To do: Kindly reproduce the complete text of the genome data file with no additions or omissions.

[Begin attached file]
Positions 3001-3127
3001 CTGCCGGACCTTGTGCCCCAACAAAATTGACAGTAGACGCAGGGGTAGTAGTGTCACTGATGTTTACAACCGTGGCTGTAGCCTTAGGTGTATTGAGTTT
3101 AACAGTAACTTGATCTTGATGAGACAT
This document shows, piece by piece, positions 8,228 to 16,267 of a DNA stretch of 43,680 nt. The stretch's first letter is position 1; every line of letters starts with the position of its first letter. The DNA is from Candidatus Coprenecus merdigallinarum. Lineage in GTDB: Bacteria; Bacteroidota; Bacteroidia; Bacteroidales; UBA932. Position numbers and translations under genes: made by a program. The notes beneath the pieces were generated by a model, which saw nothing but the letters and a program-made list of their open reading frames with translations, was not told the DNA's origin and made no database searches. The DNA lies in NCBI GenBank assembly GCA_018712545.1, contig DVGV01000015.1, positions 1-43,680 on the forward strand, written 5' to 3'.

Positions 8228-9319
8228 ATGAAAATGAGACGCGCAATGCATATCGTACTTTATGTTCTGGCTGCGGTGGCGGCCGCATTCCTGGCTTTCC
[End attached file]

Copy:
Positions 3001-3127
3001 CTGCCGGACCTTGTGCCCCAACAAAATTGACAGTAGACGCAGGGGTAGTAGTGTCACTGATGTTTACAACCGTGGCTGTAGCCTTAGGTGTATTGAGTTT
3101 AACAGTAACTTGATCTTGATGAGACAT
This document shows, piece by piece, positions 8,228 to 16,267 of a DNA stretch of 43,680 nt. The stretch's first letter is position 1; every line of letters starts with the position of its first letter. The DNA is from Candidatus Coprenecus merdigallinarum. Lineage in GTDB: Bacteria; Bacteroidota; Bacteroidia; Bacteroidales; UBA932. Position numbers and translations under genes: made by a program. The notes beneath the pieces were generated by a model, which saw nothing but the letters and a program-made list of their open reading frames with translations, was not told the DNA's origin and made no database searches. The DNA lies in NCBI GenBank assembly GCA_018712545.1, contig DVGV01000015.1, positions 1-43,680 on the forward strand, written 5' to 3'.

Positions 8228-9319
8228 ATGAAAATGAGACGCGCAATGCATATCGTACTTTATGTTCTGGCTGCGGTGGCGGCCGCATTCCTGGCTTTCC